Did you know that there is a feature in SSMS to help you with organizing yourself?  It’s not there just to help you get organized – but it can also help with efficiency and recoverability of files.  I’ll explain the recoverability a bit later.

SSMS has a feature called “Solution Explorer.”  Much like Visual Studio or BIDs (which is Visual Studio), you have the ability to create a solution file to manage your projects.  This solution can then be stored on disk and updated as you progress through the solution or projects.

If you want to display this feature, click the View Menu from the toolbar and then select “Solution Explorer.”  This will open a new pane in your management studio from which you can add new or existing projects as well as rename the solution.  To the right is an example of one of my solutions.  In this image, you can see that I have two projects displayed associated with this particular solution.  In these projects, I have loaded numerous script files for each of the projects as I work on them.  Some of these scripts are testing the results of stored procs, while others may be stored procs, and yet others may be tables.  What the script performs immaterial to Solution Explorer.

Should I decide that I need multiple files open from the project, I can highlight them all and open them all at once.  Nothing earth shattering, but now I have an easy way to see the files associated with each task or project as I work on the task/project.

The project files are stored in XML format and are saved off to disk in a directory of your liking.  An unfortunate problem with this kind of storage is the sorting of your scripts in the project.  Despite this problem there is a way to fix it.  I found the fix for that at this blog.  It is nice to have scripts sorted properly to your liking.  I recommend giving that blog a read and I would recommend the use of this feature in SSMS – if you aren’t doing something already (for instance in Visual Studio, SVN or something like that).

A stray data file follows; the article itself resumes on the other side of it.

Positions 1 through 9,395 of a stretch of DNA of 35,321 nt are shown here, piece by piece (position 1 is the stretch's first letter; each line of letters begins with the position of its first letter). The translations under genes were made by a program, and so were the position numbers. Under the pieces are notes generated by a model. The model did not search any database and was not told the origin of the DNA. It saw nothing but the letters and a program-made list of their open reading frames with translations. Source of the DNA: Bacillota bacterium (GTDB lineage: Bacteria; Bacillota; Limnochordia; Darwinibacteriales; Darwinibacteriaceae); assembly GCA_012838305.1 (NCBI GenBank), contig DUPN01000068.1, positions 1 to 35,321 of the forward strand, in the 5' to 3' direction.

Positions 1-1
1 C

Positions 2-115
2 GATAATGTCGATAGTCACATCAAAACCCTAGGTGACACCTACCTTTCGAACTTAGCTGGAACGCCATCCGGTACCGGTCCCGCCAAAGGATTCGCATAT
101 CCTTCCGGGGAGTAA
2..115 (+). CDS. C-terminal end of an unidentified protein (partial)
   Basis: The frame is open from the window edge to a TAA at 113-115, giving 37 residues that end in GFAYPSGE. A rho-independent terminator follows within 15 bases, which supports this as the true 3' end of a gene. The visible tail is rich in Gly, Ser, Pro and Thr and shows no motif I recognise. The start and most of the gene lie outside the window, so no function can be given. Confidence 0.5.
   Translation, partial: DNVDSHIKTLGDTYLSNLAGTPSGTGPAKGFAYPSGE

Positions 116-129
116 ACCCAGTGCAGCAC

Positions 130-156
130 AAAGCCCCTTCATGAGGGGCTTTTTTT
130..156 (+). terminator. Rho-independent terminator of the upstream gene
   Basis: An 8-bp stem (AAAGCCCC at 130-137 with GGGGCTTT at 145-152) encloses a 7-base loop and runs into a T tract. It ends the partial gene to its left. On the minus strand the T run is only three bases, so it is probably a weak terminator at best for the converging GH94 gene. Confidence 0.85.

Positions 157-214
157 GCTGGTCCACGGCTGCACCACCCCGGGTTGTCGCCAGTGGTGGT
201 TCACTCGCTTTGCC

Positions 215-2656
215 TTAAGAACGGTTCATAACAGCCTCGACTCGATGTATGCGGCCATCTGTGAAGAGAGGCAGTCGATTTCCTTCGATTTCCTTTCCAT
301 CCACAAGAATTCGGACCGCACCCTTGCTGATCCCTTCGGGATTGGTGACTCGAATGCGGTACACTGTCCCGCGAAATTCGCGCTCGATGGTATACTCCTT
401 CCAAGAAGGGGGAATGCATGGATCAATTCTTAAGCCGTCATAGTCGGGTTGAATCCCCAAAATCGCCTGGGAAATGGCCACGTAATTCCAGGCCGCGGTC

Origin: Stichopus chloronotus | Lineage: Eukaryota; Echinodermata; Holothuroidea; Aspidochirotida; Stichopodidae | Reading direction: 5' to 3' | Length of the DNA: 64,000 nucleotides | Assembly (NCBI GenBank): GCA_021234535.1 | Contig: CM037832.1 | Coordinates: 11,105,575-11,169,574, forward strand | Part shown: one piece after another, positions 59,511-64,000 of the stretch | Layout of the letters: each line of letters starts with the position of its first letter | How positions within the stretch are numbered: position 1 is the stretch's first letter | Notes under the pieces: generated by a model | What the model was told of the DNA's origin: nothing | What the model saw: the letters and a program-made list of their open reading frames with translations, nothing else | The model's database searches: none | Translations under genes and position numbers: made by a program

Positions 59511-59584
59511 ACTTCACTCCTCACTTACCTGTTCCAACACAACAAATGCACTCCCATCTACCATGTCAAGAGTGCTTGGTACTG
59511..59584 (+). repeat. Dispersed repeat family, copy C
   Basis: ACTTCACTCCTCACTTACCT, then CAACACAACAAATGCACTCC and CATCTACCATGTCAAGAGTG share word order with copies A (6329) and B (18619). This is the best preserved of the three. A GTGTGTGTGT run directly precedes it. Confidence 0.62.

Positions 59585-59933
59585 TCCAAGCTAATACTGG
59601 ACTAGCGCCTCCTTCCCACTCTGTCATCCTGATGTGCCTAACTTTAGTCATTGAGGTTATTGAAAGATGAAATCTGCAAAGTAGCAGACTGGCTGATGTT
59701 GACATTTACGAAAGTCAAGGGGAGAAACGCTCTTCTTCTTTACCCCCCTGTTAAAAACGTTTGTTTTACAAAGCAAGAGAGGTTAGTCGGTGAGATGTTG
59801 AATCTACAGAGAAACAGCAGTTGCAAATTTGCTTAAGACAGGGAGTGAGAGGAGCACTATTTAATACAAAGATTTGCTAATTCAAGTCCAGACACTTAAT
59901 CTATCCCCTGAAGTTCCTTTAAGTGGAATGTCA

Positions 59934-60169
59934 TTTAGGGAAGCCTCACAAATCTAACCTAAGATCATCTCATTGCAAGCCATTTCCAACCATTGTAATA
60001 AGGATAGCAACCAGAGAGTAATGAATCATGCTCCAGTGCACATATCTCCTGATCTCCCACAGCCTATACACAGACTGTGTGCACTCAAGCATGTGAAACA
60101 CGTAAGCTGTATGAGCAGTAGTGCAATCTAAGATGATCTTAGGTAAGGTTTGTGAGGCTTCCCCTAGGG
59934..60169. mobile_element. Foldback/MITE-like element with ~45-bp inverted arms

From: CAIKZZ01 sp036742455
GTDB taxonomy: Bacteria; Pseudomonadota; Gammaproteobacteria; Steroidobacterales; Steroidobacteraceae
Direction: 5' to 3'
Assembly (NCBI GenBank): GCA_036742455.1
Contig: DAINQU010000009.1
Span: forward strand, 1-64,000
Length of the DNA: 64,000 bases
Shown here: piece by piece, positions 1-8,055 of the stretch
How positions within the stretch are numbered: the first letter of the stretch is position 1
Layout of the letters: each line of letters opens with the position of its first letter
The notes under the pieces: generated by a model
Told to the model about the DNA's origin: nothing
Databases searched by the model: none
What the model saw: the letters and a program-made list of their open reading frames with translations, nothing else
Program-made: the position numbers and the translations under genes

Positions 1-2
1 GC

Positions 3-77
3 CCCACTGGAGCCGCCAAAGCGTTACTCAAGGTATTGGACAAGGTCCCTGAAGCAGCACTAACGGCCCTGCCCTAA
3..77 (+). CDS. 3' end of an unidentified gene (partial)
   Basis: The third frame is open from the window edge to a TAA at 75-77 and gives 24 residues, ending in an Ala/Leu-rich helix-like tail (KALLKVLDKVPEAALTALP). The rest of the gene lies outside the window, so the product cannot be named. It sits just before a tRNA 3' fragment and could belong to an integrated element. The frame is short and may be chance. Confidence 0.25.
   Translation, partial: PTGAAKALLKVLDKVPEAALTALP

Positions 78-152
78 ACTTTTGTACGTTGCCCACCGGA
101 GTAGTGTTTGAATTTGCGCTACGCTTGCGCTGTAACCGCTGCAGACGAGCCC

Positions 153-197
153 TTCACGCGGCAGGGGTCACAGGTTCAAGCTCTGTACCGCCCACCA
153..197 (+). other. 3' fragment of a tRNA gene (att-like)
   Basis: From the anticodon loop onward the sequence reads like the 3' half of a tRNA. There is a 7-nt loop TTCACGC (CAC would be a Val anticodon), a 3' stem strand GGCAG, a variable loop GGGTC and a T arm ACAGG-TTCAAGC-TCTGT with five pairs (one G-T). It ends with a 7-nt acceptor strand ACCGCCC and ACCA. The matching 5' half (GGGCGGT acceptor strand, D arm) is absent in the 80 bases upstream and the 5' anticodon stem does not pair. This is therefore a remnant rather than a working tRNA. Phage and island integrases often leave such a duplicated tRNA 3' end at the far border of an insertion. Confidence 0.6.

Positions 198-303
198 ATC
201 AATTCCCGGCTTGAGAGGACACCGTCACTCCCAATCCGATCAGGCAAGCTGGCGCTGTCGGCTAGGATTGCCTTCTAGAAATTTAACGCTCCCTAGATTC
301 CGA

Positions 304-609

I like having the ability to see all of the scripts quickly that I may need on the same screen I am working in.  I can bounce quickly between the scripts as needed and I don’t necessarily have to keep them open indefinitely while working out the task at hand.

I mentioned earlier that it also helps with the recoverability of files.  Let me explain a bit.  Have you ever been in the middle of working on a script and then the dreaded forced shutdown occurs due to updates?  Just in case you did not get your files saved, SSMS has an autorecover feature as well as an autosave feature.  Files that are Autorecover and Autosave (recovered) are saved commonly in Solution1.  They are stored in your user profile directory and can be brought back so you can continue working on them.

Should you need to find these files, here is a common path you can use to retrieve them.

%userprofile%\Documents\SQL Server Management Studio\Backup Files\Solution1

Do you want to learn more about this feature?  Check out the Microsoft documentation on the topic.  You can view that here.

Something that I really like about this feature is the ability to create a script either directly in the project, add an existing script, or take a script that you started working on outside of the project and move it into the project from within SSMS.  It took me a bit of looking to find how to add a script from SSMS directly to the project (when not initiated from within the project).  It is really easy to do once you find it.  Here is how to do it.

With the focus in SSMS active on the script you wish to move, click on the File menu.  From the File menu you will have an option to Move the script that you are currently working on in SSMS.  From there Select the appropriate project and it is that simple.

*Note: In the example of the image being displayed, you can see that the query was SQLQuery1.sql that I wanted to move.